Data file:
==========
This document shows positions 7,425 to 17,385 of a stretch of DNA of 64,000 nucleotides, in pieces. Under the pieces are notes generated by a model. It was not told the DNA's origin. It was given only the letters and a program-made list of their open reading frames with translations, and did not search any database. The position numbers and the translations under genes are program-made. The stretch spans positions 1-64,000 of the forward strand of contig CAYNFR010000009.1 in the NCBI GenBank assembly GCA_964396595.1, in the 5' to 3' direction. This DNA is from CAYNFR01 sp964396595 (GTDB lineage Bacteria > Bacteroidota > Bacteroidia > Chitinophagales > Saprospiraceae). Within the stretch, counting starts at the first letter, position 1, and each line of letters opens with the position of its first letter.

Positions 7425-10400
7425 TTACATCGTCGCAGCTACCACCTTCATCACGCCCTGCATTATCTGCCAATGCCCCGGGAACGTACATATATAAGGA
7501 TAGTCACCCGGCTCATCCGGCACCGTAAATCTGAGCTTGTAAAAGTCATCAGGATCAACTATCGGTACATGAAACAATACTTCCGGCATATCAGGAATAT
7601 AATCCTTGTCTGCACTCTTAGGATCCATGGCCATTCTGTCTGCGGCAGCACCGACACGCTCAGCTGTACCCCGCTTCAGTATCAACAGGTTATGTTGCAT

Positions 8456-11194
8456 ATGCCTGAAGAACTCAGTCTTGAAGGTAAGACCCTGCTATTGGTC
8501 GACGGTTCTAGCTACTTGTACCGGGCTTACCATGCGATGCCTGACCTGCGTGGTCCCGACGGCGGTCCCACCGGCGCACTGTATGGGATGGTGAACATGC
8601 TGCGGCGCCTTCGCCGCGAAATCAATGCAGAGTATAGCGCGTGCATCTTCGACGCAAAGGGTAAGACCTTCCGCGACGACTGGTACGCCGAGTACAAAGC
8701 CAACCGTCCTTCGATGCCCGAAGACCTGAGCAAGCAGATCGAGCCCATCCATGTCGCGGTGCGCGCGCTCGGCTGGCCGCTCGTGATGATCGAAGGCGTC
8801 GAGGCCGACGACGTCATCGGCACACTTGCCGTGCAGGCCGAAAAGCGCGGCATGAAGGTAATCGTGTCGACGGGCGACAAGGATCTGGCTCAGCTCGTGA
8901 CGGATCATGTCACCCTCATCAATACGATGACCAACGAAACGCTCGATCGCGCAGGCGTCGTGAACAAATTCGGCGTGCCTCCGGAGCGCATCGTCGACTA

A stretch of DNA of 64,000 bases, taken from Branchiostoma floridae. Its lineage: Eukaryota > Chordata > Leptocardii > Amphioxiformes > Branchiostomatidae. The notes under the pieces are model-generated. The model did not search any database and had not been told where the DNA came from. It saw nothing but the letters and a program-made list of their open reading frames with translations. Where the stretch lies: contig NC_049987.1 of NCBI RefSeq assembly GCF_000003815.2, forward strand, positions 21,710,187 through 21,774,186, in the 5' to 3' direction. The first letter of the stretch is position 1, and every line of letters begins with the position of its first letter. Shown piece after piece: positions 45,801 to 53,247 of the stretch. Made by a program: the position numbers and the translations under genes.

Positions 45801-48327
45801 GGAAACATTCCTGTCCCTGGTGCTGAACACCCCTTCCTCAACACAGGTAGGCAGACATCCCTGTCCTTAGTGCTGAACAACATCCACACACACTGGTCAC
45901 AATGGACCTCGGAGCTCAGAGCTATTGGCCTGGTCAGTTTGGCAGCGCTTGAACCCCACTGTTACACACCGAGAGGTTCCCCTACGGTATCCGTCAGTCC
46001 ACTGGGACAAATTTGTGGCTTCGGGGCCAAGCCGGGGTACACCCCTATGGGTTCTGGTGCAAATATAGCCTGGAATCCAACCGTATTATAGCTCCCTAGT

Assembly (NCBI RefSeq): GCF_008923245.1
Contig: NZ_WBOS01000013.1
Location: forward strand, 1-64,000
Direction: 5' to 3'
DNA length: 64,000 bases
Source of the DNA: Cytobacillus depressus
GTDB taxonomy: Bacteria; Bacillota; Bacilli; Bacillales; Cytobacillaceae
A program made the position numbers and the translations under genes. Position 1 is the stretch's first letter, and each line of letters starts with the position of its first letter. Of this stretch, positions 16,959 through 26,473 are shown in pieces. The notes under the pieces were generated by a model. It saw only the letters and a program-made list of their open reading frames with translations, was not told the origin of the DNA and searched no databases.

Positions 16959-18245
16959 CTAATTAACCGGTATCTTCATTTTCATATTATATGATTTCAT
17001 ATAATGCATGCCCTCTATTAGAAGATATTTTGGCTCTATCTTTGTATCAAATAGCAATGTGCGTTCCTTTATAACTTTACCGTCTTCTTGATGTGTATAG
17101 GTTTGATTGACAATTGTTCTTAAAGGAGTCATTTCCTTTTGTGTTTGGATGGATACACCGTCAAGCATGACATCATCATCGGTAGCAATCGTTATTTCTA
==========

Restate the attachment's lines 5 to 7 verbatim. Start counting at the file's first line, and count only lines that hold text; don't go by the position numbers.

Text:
7601 AATCCTTGTCTGCACTCTTAGGATCCATGGCCATTCTGTCTGCGGCAGCACCGACACGCTCAGCTGTACCCCGCTTCAGTATCAACAGGTTATGTTGCAT

Positions 8456-11194
8456 ATGCCTGAAGAACTCAGTCTTGAAGGTAAGACCCTGCTATTGGTC